86 Nonfunctioning endocrine tumors: Hodaka Amano, Tadahiro Takada (Teikyo University School of Medicine, Tokyo), Fumihiko Miura, Takehide Asano, Masahiro Yoshida, Naoyuki Toyota, Keita Wada, Takahiro Isaka, Naoyuki Tamura, and Kenichiro Kato.

87 Surgical treatment of endocrine tumors: Masayuki Imamura (Osaka Saiseikai Noe Hospital, Japan).

88 Treatment of carcinoids of the pancreas and biliary tract: Andrea Frilling (University Hospital Essen, Germany) and Vito Cicinnati (University Hospital Essen, Germany).

89 Nonsurgical management of endocrine tumors: Rudolf Arnold (Philipps University, Germany) and Anja Rinke.

90 Liver transplantation in advanced disease of endocrine tumors: Christoph E. Broelsch (University Hospital Essen, Germany) and Andrea Frilling (University Hospital Essen, Germany).

91 Long-term outcome after treatment of endocrine tumors: Henning Dralle (University of Halle, Germany), Andreas Machens, Michael Brauckhoff, and Oliver Gimm (Martin-Luther University of Halle-Wittenburg, Germany).

Section VII: Periampullary tumors:.

92 Periampullary tumors: clinical presentation and diagnostic strategy: Amanda B. Cooper (Indiana University School of Medicine) and Keith D. Lillemoe (Indiana University School of Medicine).

93 Histology of cancer of the papilla, distal common bile duct, and duodenum: Hans-Peter Fischer (University of Bonn, Germany).

94 Adenoma and adenocarcinoma of the ampulla of Vater: diagnosis and management: William R. Brugge (Massachusetts General Hospital) and Andrew L. Warshaw (Harvard Medical School).

95 Endoscopic treatment of adenomas of the ampulla of Vater: benefits and limits: Richard A. Kozarek (Virginia Mason Medical Center, Seattle) and L. William Traverso (Virginia Mason Medical Center, Washington).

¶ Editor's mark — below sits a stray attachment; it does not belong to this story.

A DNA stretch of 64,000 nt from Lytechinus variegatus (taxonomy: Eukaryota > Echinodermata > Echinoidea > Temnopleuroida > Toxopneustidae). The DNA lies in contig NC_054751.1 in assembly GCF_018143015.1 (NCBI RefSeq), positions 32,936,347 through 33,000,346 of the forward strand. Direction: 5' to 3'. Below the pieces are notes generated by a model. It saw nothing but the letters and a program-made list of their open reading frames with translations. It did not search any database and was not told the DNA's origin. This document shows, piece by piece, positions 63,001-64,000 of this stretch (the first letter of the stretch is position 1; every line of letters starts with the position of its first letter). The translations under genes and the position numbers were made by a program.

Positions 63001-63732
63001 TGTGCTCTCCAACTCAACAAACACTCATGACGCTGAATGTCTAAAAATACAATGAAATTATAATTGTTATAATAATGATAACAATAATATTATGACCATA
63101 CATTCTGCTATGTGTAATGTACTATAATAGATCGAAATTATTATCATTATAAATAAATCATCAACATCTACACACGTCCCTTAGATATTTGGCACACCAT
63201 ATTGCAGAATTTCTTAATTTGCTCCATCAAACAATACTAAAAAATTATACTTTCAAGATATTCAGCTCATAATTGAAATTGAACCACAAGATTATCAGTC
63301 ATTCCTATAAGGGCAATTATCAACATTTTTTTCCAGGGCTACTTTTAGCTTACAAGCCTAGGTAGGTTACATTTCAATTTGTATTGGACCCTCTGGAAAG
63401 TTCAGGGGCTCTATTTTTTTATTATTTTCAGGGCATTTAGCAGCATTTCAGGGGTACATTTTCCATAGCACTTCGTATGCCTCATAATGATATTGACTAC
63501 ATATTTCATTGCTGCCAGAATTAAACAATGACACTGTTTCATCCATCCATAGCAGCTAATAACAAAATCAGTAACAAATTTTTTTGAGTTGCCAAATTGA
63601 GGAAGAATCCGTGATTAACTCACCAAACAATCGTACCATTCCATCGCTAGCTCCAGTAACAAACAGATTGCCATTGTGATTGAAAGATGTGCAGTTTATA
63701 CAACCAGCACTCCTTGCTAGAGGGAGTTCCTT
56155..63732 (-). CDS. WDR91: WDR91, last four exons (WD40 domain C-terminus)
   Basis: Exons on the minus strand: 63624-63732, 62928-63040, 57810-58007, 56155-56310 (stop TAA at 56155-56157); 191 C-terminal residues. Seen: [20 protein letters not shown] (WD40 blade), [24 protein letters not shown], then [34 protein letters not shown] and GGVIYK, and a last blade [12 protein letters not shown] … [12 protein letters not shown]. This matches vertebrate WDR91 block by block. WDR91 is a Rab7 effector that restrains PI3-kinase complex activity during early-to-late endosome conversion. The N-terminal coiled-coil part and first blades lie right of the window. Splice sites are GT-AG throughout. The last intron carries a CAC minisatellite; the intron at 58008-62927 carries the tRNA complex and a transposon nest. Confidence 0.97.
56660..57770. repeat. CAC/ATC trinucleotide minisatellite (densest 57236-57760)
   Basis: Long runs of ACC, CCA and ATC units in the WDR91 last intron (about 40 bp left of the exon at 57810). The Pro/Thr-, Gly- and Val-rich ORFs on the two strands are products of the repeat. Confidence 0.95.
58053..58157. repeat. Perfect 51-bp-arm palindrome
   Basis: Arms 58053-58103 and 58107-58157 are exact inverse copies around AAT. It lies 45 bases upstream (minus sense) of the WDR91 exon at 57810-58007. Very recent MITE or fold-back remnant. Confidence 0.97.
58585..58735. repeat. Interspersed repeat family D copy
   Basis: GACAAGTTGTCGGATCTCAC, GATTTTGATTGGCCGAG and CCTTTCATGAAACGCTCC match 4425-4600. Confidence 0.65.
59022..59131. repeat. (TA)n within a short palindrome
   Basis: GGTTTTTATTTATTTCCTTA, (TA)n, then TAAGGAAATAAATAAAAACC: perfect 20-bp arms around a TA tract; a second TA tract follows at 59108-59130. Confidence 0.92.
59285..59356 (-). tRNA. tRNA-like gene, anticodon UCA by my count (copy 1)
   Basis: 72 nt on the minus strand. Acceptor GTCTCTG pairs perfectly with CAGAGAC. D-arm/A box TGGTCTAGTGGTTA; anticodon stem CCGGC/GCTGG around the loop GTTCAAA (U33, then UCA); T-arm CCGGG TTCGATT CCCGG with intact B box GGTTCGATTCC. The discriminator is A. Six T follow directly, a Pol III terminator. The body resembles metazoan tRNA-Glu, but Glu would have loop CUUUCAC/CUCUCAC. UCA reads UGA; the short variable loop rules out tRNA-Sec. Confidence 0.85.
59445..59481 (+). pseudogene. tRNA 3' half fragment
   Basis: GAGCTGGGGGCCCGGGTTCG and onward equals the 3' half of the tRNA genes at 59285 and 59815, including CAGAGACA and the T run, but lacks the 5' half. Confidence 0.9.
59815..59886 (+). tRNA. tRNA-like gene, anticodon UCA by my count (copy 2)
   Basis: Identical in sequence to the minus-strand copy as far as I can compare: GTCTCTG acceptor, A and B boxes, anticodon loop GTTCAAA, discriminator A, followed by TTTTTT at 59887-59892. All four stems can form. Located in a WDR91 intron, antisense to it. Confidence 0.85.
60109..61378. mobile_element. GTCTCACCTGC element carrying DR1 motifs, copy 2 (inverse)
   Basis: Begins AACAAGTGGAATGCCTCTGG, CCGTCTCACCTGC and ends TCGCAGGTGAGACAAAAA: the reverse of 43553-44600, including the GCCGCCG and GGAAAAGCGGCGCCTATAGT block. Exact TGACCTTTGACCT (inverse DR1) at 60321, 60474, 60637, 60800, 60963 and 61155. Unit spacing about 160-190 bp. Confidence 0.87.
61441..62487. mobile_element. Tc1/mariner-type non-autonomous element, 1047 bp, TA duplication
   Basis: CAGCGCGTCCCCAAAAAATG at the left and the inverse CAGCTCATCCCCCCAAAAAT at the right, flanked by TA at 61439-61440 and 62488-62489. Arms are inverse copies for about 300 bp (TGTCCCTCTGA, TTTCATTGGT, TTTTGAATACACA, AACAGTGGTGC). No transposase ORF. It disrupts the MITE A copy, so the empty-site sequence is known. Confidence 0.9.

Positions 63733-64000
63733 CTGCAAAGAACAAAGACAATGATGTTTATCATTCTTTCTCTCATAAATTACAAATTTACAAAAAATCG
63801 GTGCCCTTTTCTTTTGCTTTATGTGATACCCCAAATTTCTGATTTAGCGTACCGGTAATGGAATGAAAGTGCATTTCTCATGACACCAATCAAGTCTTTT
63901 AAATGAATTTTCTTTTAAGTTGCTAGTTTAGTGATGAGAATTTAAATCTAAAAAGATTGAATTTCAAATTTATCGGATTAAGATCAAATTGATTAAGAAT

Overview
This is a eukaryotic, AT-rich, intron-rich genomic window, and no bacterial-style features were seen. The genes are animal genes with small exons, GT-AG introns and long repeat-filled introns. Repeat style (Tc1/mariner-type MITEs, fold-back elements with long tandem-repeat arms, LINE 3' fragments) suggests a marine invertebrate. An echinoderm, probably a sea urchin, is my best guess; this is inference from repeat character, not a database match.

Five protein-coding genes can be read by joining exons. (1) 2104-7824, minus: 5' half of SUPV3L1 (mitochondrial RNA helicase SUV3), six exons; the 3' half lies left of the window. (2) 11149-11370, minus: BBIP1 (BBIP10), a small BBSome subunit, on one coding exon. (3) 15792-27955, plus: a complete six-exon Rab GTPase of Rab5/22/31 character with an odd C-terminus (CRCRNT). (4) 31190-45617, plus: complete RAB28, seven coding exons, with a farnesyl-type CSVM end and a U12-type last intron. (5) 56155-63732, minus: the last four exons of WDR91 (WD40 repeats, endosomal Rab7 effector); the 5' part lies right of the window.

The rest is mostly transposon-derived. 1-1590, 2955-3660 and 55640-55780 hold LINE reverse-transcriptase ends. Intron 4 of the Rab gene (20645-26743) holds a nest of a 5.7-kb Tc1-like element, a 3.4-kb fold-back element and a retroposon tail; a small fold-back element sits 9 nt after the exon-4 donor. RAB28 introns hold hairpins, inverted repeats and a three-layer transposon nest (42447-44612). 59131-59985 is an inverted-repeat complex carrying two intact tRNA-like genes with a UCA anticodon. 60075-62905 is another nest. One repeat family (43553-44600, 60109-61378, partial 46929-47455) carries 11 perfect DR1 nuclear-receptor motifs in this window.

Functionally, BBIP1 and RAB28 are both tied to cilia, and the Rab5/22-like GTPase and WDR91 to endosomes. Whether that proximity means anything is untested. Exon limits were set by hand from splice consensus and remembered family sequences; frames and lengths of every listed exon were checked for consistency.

96 Surgical treatment of periampullary cancer: early and late results after resection: Hans G. Beger (University of Ulm, Germany), Bertram Poch (University of Rostock, Germany) Donauklinik, Neu-Ulm, Germany), and Bettina M. Rau (University of Rostock, Germany).

Section VIII: Other tumors of the pancreas:.

97 Histology of cystic tumors of the pancreas: Wataru Kimura (Yamagata University School of Medicine, Japan).

98 Diagnostic imaging of cystic tumors: Masao Tanaka (Kyushu University, Japan), Kiichiro Kobayashi, Reiko Tanabe, and Koji Yamaguchi (Kyushu University, Japan).

99 Diagnosis and natural history of intraductal papillary mucinous neoplasms: L. William Traverso (Virginia Mason Medical Center, Seattle) and Richard A. Kozarek (Virginia Mason Medical Center, Seattle).

100 Mucinous cystic neoplasm: Suresh T. Chari (Mayo Clinic College of Medicine, Rochester, USA) and Thomas C. Smyrk (Mayo Clinic College of Medicine, Rochester, USA).

101 Surgical treatment and long-term outcome of cystic neoplasms of the pancreas: Carlos Fernández-del Castillo (Massachusetts General Hospital) and Andrew L. Warshaw (Harvard Medical School).

102 Minimally invasive and local ablation techniques of serous and mucinous cystic lesions: Laureano Fernández-Cruz (Hospital Clinic I Provincial de Barcelona).

Section IV: Transplantation of the pancreas:.

103 Transplantation of pancreatic islets: Reinhard G. Bretzel (University Hospital Giessen and Marburg) and Mathias D. Brendel (University Hospital Giessen and Marburg).

104 Transplantation of the pancreas: Markus K. Müller (University Hospital, Zurich) and Hans W. Sollinger (University of Wisconsin Hospitals and Clinics)

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Author Information